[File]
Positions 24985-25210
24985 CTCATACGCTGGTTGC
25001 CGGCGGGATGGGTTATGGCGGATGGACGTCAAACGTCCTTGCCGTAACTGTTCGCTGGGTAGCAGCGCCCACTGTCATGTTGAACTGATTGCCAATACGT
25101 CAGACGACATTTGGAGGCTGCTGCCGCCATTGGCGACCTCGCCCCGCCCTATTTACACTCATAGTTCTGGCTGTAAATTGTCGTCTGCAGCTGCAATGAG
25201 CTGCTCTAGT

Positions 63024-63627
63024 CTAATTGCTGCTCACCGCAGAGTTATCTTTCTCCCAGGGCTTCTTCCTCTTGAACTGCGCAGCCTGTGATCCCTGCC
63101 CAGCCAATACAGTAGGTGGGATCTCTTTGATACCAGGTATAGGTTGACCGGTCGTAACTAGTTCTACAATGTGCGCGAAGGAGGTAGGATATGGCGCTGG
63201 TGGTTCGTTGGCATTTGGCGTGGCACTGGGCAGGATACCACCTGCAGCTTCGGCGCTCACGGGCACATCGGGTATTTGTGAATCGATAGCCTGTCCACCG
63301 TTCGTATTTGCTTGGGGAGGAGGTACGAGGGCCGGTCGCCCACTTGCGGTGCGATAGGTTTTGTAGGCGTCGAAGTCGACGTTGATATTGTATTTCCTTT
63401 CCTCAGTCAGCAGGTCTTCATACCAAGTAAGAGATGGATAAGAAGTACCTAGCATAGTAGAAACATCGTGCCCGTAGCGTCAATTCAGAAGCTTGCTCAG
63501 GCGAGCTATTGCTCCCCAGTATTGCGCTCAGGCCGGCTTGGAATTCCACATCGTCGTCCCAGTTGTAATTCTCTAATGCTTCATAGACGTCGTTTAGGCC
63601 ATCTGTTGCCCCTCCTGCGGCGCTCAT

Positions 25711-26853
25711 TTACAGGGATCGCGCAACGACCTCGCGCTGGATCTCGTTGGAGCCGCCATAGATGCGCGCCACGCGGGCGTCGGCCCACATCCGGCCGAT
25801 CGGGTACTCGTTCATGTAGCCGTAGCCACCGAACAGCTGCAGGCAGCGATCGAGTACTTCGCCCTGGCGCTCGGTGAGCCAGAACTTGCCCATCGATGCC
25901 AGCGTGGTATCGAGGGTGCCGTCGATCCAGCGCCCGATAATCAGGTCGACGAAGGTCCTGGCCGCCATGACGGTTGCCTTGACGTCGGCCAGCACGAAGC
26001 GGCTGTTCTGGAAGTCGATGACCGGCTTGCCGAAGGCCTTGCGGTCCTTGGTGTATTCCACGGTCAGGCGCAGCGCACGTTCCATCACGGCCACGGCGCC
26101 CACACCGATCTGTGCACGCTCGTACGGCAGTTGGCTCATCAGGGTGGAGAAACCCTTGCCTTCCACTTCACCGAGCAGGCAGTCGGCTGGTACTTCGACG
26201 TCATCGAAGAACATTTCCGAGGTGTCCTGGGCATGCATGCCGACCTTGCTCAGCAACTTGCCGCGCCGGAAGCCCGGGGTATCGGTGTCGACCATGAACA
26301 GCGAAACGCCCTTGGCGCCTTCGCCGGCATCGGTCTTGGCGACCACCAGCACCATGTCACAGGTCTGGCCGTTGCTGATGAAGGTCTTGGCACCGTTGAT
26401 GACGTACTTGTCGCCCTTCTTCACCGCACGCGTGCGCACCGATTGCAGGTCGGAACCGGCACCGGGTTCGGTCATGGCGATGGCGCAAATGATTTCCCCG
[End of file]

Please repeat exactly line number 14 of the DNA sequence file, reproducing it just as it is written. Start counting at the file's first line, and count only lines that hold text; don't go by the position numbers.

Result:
Positions 25711-26853